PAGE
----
Which do you think is the most powerful reinforcer a teacher can use to encourage students to behave? Here are your choices: (each of these is extremely important, but there is one that is more powerful than the others!)
1. Engaging Instruction
2. Discipline Strategies
3. Motivation Strategies
4. Teacher Attention

When I was a kid, I wanted to be a marine biologist so that I could be the one to figure out and finally interpret the language of dolphins. Failing Calculus in college changed that plan! (It was an 8 a.m. class and I failed it twice because I just didn't have the discipline to get up on time and drive the hour commute - that's my excuse anyway.)
Instead, I became an art teacher and researcher. I have been looking for the Rosetta Stone of classroom management for a few years now - what are the keys to helping art teachers improve their practice? Are there just one or two things we can do that will have an immediate and lasting impact on student behavior? I have finally found the most powerful strategy a teacher can use to influence students.... this one IS the key. It is all about focus.
We have many tools in our classroom management toolbox that we can use to influence students to behave well. We are trained to provide engaging lessons; to keep the kids too busy to misbehave. This is the first thing I see teachers ask for when they start to struggle - "What is a fun art lesson for a rough bunch of 4th (or 2nd, or 5th, 6th, 7th, 8th, 9th, etc.) graders? S.O.S.!!!!" I see this question repeated in all the Facebook art teacher groups; it doesn't matter whether the teacher serves high school, middle school, or elementary school. Everyone believes that as long as the lesson is interesting and engaging enough, the kids will behave.
The second most common question I see is when a teacher has tried all the discipline strategies and failed to reach the kids. They are loud, rude, talk over the teacher, horseplay, and refuse to comply. No matter which discipline strategies s/he tries, the kids just don't care. Here are common things this teacher will list: redirect/remind, re-teaching rules and procedures, talking to the child in the hallway, moving seats, time-out, calling parents, writing kids up, referrals, discipline assignments, etc. At this point, the teacher is frustrated, burned out, and ready to give up. What can s/he do with a class full of kids who just don't care?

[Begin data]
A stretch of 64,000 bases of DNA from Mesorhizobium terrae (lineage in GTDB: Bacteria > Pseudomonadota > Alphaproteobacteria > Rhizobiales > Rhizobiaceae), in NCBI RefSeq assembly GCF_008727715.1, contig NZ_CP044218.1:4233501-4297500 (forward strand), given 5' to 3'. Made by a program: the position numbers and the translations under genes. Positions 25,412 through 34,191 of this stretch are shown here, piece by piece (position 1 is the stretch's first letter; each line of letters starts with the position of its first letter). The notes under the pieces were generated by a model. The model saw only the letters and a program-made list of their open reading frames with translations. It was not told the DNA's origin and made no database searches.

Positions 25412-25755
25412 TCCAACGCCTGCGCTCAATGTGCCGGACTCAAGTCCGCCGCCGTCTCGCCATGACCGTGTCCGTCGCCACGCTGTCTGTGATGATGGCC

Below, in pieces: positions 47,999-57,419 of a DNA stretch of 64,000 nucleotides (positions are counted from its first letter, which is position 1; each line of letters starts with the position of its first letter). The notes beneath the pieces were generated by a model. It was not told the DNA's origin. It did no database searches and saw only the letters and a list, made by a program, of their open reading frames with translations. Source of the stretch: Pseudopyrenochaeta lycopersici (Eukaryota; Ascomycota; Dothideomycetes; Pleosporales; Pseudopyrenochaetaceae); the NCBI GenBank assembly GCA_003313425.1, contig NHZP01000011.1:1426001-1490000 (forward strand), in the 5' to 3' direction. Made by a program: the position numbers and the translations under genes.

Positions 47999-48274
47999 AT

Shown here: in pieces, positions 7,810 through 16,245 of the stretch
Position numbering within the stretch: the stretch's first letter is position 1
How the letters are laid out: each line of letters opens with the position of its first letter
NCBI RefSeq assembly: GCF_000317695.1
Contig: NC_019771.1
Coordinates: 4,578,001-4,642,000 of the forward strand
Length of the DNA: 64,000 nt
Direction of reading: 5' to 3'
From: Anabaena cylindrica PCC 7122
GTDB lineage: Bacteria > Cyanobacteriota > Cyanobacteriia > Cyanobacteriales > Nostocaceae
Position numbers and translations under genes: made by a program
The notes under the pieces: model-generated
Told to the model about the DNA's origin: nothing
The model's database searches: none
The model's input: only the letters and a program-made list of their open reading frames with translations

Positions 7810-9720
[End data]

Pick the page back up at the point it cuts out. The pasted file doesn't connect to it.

Third, teachers will ask about incentives. They often ask, what are some motivation strategies other teachers have used that "work" to encourage hard work, achievement, and respectful attitudes? Raffle tickets for a prize drawing every Friday? Popcorn parties once each month? How about starting an "Art Student of the Week or Month?"
All of these strategies are invaluable for teachers to encourage students to do well, but there is something much more powerful than an engaging lesson, or a discipline strategy, or even students earning incentives.
Guess what?
The teacher's attention is THE most powerful reinforcer in the classroom. Think about it - when you give more attention to the students who are doing well than the students who are acting up, what happens? What happens when you focus on the bad behavior? Of course, you don't want to ignore the disruptors, but holding them accountable while simultaneously FOCUSING on the good behavior will work wonders. I have seen this happen again and again in my classroom. Where is my attention? Am I thinking about the bad behavior or the good behavior?
Students will work for your attention, whether it is negative or positive. What are you acknowledging more of? The vast majority of students WANT to please, they WANT to be the recipient of your nurturing, your mentorship, your acknowledgment. Are you noticing the accomplishments, whether they are behavioral or academic? What behaviors are you purposefully nurturing in your classroom? The answer is whatever you pay attention to the most, whether positive or negative.
I have often wondered what is the most powerful classroom management tool, and I figured out a few years ago that there are several; instruction, motivation, consistent discipline, and the teacher's "warm-strict" attitude. I discovered recently that there is one that supersedes all the others. There is one thing that we all can develop with practice; paying attention to what we want and refusing to focus on what we don't want.